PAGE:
We all know about the coercive nature of the individual and employer mandates under Obamacare. Those mandates, however, merely are mandatory (brilliant, I know).
The mandates do not prohibit people from purchasing extra insurance on their own or paying privately for medical services.
What we will see is that "the wealthy" will opt out of the system by paying privately for excellent insurance coverage or for medical coverage directly. While the costs to such individuals from the destruction of the private insurance system will be high, those with the resources can insulate themselves from the inevitable state-controlled rationing simply by paying for it privately.
Large segments of the population which currently have private insurance will be forced onto government run or subsidized coverage which is the equivalent of one big HMO. Another much smaller segment of the population will dip into their own pockets to maintain the health care life-style to which they have become accustomed.
The result will be a two-tier system which will become a target for the same mentality of redistribution which led to Obamacare. And the only way to enforce "fairness" will be to create disincentives for patients to pay privately for medical care or to purchase anything but government-mandated insurance.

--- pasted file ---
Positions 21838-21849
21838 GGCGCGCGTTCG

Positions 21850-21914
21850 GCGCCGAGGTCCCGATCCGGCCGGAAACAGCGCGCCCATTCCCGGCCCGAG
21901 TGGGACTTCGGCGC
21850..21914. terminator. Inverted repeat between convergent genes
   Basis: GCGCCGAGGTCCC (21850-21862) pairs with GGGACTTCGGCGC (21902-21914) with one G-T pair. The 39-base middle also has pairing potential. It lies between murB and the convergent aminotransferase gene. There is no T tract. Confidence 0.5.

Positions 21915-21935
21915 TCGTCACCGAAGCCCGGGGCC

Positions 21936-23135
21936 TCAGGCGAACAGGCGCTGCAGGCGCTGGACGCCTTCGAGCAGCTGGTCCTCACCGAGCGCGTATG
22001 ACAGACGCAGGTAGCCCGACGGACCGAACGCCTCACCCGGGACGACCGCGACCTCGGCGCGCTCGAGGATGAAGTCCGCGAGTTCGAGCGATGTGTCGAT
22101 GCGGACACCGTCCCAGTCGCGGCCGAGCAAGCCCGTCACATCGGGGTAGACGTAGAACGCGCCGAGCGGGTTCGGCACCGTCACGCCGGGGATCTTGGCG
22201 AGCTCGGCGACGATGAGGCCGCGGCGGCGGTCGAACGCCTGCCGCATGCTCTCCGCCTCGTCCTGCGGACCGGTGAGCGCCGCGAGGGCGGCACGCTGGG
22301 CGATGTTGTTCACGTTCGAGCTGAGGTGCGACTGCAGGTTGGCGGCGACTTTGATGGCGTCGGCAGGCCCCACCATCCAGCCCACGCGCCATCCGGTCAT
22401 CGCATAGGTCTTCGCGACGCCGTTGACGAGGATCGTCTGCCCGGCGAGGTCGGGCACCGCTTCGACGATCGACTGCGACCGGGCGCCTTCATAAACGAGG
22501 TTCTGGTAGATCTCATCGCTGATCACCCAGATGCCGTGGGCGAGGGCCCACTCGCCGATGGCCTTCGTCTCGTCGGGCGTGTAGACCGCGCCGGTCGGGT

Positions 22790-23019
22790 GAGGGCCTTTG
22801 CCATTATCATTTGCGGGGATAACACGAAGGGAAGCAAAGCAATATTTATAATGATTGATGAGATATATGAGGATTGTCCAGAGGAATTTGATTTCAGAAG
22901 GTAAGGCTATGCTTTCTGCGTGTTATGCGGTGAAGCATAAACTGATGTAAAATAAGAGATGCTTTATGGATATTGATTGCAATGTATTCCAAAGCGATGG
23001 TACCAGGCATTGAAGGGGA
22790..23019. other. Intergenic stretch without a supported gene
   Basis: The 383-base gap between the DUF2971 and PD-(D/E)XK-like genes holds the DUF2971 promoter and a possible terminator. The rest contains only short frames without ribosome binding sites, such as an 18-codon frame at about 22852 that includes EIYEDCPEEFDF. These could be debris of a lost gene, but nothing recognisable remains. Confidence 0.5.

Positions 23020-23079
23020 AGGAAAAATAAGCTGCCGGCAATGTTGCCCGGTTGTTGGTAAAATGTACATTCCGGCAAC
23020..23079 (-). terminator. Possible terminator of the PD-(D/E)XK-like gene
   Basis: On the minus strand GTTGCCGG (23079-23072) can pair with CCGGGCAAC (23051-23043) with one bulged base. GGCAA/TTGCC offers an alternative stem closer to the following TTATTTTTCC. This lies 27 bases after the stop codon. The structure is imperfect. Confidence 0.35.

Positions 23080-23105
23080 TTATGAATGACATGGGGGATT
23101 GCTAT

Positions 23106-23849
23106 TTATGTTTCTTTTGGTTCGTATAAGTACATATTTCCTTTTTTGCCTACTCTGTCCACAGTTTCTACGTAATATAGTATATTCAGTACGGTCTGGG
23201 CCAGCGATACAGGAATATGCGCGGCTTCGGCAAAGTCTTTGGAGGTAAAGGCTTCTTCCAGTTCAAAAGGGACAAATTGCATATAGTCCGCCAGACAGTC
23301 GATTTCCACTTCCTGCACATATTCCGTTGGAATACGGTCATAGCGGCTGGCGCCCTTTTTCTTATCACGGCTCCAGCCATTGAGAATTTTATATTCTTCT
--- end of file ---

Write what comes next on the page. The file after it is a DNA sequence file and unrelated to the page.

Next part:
In Britain, although private insurance is available for purchase, there remains a punitive attitude towards private-pay patients, as witnessed by this report in The Times of London, NHS bars woman after she saw private doctor:
Coercion is the heart of Obamacare. If the mandates do not have the desired effect, expect more punitive measures.
A WOMAN has been denied an operation on the NHS after paying for a private consultation to deal with her severe back pain.
Jenny Whitehead, a breast cancer survivor, paid £250 for an appointment with the orthopaedic surgeon after being told she would have to wait five months to see him on the NHS. He told her he would add her to his NHS waiting list for surgery.
She was barred from the list, however, and sent back to her GP. She must now find at least £10,000 for private surgery, or wait until the autumn for the NHS operation to remove a cyst on her spine.
“When I paid £250 to see the specialist privately I had no idea I would be sacrificing my right to surgery on the NHS. I feel victimised,” she said.
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